RMN Game Score/Playerscore (API for in-game achievements and such)
For this I think you'll need to also develop RGSS (for all RGSS versions) scripts and DynRPG plugin for 2k3 if you expect people to actually use it in their games.
Damn, I was hoping the RGSS gnomes were going to do that for me...

If there was an API to work with, I'm sure we could whip something up for RGSSX. I don't know enough about DynRPG to work it with 2k3, but not every game needs to have achievements. Then again, there'd also have to be some sort of process for determining whether or not games meet requirements for achievements so you don't just have someone front loading easy achievements into their games to booster player score.

Hmm... now I'm interested in it.


Actually, it should be either a period, semicolon, or hyphen instead of a comma in this situation - it's two separate but related sentences.

Best RM Games With Only Default Resources?

I've actually been trying this myself - I've got a loose project called 40 Days I've been working on exclusively in Ace's RTP, and there's so many corners that have to be cut if you're using just the RTP (there's a scene where I'm trying to make it scroll over open sky and show you're on a floating island that just looks horrid using the RTP). And I think that's part of the problem with RTP only games - they're limited to what's in the tilesets and the files, which really isn't a whole lot.

I don't know, I think I just find the Ace RTP lacking compared to XP's and older when it comes to graphics, but maybe that's just my memory playing tricks on me.

[Poll] Is Piracy Ethical?

This is assuming you would have actually bought the game if you didn't pirate it, though!
If you pirate it then you're likely to have possibly bought it at some point in the future. Perhaps in a sale, after saving up, as a gift from a friend, etc. There's a chance.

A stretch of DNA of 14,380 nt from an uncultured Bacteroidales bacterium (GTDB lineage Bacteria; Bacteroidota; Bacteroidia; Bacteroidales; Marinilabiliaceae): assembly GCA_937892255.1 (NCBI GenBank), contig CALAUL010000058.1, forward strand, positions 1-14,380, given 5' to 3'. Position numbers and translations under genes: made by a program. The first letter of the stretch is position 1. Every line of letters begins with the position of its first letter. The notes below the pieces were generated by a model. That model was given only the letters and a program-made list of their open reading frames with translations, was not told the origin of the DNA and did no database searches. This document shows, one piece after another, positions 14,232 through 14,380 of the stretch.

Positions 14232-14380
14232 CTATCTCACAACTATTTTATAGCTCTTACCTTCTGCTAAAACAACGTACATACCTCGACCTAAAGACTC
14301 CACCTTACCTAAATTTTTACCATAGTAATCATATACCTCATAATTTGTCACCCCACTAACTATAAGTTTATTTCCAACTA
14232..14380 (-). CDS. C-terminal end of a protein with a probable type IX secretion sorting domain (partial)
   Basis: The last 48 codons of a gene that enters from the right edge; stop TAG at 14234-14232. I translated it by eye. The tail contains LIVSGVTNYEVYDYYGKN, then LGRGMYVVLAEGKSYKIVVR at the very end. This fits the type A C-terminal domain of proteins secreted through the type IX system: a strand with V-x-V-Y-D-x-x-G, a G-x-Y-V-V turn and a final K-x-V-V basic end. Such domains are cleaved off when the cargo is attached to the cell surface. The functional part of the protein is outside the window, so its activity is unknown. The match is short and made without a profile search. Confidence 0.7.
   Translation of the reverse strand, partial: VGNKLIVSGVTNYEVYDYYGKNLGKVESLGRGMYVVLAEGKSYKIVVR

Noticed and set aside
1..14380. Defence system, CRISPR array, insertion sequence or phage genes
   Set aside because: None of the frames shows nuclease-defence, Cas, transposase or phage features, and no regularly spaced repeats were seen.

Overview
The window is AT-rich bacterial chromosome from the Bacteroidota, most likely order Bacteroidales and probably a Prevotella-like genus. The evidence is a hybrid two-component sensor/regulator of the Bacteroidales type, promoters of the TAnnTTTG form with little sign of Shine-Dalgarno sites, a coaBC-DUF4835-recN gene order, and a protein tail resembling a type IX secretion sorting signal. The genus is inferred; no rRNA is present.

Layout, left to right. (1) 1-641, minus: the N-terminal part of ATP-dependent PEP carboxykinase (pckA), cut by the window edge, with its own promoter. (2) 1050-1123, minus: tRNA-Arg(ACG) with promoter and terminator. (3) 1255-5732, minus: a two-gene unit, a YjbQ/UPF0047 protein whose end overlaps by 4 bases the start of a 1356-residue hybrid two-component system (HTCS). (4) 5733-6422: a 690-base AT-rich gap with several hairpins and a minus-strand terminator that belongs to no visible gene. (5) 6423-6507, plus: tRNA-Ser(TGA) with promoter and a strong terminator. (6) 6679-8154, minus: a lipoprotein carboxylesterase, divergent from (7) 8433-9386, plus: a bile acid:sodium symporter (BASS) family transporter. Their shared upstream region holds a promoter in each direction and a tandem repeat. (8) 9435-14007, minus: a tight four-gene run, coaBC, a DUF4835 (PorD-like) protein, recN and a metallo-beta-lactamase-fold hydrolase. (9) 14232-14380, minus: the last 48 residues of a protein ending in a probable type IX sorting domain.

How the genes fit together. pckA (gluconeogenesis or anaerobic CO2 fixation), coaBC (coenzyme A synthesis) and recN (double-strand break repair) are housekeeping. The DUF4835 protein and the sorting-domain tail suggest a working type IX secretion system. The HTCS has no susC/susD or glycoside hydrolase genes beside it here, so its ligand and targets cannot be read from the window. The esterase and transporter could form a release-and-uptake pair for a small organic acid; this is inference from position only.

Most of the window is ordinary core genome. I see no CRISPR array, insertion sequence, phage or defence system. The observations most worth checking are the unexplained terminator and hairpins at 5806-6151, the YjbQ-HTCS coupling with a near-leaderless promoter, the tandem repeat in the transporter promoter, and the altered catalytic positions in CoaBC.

If you pirate it though... then you're definitely not going to buy it.

That second part isn't true - I have plenty of games that I've downloaded and later bought. Just downloading it does not remove the possibility of purchasing it, and there's been a number of studies done that've basically concluded there's no sales lost because those who pirate and don't buy it wouldn't have bought it anyways and those who would have tend to support the company anyways.

But if the society you live in believes stealing is wrong, and punishable, then there's no argument.
Fallacy - stealing deprives another person of the aforementioned object. Piracy isn't, by definition, stealing - you do not deprive another of the original item.
This in itself is false, but many people can't realize it because they do not count experiences as possessions, even if the only reason they do so is because they have not been taught that perspective.

For example, a movie. Easily copied and distributed over the internet. No harm in making many copies. No physical medium stolen.

But once you see it once, that's it. That first viewing that made you laugh and cry and jump in your seat is gone forever. You might consider buying it afterwards. But the secrets have been revealed. It's inside your memory now.

But this loss is not the true toll of piracy.

It's the act of piracy itself, which says, "I didn't trust you. I'll save some money..." Artists and developers, who currently make the most pirated products, aren't dumb. They can see what society has said about their work through the actions of a mass number of people. When a game intended to earn $2 million earns about $200,000 instead, and contains code that reveals that 99% of players did not purchase the game, it doesn't matter if even some money was made back. Mutual consideration for a human being hasn't been given. And the developers can recognize this, and hesitate in making the next game.